A leaked draft of the majority opinion of the Supreme Court regarding the landmark Roe v. Wade abortion decision from 1973 indicates it will be overturned. While not the final ruling, it is authentic. It could change in the coming months. Five out of the nine justices on the Supreme Court agree with Mississippi, which bans abortions after 15 weeks in state law. If the ruling holds true to the leaked draft, abortion could instantly become outlawed overnight in at least 13, and possibly as many as 26, states. The ruling may be released even before the initial June schedule as a result of the leak.
When would ruling take effect?
Thirteen states have trigger laws related to abortion. These are abortion bans that currently are not enforced but would be if “triggered” by a Supreme Court ruling to overturn Roe v. Wade. Should Roe v. Wade be overturned, which it appears from the leaked draft decision that it will be, abortion would immediately become illegal in these states.
Those states are Idaho, Wyoming, North Dakota, South Dakota, Utah, Missouri, Oklahoma, Texas, Arkansas, Louisiana, Mississippi, Tennessee and Kentucky.
There are potentially 26 states that could end abortion or severely limit it should Roe be overturned. In addition to the 13 states that have trigger laws, an additional five states have laws in place that ban abortions after six or eight weeks, but do not have total abortion bans yet. These states, which include Alabama, Georgia, Iowa, Ohio and South Carolina, have not implemented any trigger laws, but indicate they will proceed to ramp efforts to ban if Roe is overturned.
Another four states — Wisconsin, West Virginia, Arizona and Michigan — had abortion bans in place before 1973 that were never removed, and are unenforced. That will change if Roe is overturned. Oklahoma, signed a bill into law in April that outright bans abortion except when the procedure is performed to save the life of the mother. Oklahoma’s new abortion law will likely take effect this summer.
An article in Fortune reports that the current average travel to get an abortion is 25 miles, but that will increase to 125 miles if the possible bans are implemented. Some companies like Apple and Amazon have said they would reimburse employees who need to travel for abortions.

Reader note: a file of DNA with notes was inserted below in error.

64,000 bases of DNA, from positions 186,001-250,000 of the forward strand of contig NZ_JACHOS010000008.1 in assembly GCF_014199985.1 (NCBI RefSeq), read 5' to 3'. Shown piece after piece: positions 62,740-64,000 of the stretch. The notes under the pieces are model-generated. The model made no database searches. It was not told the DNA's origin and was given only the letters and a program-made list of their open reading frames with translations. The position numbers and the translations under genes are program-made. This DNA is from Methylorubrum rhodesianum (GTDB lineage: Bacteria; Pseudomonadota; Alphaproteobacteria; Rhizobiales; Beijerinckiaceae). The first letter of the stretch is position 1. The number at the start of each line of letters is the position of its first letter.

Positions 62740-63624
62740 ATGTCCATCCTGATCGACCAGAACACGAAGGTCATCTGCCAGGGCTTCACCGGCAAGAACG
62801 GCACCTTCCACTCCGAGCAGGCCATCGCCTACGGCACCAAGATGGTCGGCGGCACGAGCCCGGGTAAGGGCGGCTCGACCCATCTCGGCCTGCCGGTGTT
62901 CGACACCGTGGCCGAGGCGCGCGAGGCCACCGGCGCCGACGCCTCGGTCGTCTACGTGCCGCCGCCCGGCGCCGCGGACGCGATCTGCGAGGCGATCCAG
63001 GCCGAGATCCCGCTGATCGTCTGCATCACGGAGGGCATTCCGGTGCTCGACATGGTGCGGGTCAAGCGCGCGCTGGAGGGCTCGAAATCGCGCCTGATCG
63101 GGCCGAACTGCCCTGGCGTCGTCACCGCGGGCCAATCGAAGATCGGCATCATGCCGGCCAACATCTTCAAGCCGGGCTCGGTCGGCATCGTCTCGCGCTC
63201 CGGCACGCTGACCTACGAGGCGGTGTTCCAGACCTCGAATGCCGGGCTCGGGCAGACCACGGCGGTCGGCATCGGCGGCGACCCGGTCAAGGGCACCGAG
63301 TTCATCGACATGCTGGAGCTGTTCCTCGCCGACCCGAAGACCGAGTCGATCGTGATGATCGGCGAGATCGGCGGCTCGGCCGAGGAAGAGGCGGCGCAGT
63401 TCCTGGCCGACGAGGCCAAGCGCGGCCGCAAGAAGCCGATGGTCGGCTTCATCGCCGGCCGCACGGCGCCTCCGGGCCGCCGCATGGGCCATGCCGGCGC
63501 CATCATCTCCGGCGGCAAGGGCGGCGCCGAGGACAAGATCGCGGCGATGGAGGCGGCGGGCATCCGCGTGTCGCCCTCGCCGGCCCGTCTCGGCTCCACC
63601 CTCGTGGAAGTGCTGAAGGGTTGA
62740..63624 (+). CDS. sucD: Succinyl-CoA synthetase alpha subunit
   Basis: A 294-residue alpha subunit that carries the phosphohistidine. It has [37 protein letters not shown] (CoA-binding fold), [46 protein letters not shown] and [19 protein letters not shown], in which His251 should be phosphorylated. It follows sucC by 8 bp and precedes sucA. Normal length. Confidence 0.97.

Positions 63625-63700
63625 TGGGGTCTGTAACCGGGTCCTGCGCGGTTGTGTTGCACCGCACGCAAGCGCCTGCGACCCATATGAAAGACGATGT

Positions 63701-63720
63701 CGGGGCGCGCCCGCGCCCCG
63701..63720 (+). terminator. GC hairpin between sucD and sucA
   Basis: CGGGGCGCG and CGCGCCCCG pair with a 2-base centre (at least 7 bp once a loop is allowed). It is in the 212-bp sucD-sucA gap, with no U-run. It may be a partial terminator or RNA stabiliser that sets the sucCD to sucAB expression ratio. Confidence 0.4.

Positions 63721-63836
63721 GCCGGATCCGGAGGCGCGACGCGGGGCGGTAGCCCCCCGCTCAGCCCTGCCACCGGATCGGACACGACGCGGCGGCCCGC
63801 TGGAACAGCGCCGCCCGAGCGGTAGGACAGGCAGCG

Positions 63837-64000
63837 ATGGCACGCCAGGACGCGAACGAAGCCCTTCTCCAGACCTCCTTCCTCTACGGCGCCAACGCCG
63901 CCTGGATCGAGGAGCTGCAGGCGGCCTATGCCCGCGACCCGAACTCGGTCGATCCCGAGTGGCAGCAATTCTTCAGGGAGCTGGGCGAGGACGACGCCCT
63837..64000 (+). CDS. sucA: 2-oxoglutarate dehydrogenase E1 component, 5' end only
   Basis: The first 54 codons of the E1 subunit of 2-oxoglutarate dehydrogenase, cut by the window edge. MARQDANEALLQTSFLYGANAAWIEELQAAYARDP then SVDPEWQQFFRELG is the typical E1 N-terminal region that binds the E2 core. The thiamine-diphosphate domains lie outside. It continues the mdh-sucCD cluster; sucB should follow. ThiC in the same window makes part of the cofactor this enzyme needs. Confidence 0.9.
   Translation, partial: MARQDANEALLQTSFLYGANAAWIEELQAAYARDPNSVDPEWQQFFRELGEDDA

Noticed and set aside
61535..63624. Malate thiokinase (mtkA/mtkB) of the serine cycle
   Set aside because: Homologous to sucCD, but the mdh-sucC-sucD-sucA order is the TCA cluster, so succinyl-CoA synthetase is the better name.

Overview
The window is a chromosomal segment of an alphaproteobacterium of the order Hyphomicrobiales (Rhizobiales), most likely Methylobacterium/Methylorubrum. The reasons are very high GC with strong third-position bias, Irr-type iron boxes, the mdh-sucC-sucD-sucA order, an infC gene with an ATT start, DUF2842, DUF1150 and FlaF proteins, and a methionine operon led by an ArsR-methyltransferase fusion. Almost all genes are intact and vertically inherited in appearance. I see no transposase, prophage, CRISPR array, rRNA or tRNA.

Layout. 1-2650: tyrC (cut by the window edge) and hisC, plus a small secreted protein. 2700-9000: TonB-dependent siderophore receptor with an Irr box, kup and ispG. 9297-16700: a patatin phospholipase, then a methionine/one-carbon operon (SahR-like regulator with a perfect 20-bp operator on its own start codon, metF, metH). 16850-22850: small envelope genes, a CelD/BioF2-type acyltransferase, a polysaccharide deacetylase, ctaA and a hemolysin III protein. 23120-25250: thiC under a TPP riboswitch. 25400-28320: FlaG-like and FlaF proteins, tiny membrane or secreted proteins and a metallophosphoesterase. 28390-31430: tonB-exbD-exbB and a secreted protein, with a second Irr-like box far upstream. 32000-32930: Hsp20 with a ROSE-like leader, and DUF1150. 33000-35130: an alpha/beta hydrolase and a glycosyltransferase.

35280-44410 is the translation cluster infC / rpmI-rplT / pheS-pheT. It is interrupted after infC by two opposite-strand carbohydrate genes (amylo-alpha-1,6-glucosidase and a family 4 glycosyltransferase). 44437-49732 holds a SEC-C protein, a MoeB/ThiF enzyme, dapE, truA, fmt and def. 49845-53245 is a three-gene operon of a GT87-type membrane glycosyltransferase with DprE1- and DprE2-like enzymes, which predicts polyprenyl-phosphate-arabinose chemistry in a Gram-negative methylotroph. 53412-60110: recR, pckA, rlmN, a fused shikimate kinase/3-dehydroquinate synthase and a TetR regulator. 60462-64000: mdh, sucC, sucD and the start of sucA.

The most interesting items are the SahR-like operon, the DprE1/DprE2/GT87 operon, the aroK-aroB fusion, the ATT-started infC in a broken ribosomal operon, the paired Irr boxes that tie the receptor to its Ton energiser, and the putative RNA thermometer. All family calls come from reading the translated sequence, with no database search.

What will this mean for states without bans
For the states without current limits or bans on abortion, things will not immediately change. It is likely abortions will increase in states with abortion access that border states with limits and bans. There will likely be an uptick in political battle lines drawn over the issue of abortion state law. It is also likely that opposition to whatever state laws are in place will become stronger.
What will this mean for pro-life groups
First, all prolife people will likely rejoice. We of course believe the abortion rights ruling was unconstitutional and a terrible travesty of judicial overreach; however, we recognize that this does not end abortion. The fight will now move to the states. State and local politics will become even more critical and likely polarized.
For those of us connected with Love Life, the mission to equip and mobilize the church will remain of utmost importance. As women find it more difficult to abort, the church’s role becomes even more critical in providing support and resources to help women in vulnerable pregnancies.
What to expect on sidewalk in states offering abortion
The anger of the opposition has already ramped up. I expect it will become even more ugly. I would be on guard as I think violence is more likely than ever to erupt. Passions are very high right now.
It is likely open abortion centers will become more busy. Sidewalk volunteers need to prepare spiritually and emotionally for the devastation of large numbers flooding abortion centers.
I would not be surprised to see state and local laws enacted limiting prolife access to women.
- Not much will change in many states, at least not right away.
- Women will still have unplanned pregnancies so the church needs to be equipped to help.
- For states that do make abortion illegal, there will likely still be exceptions and many of these “exception abortions” will take place in hospitals.
- For states where abortion is illegal, women will be going to other states so there will be an influx of people at those clinics.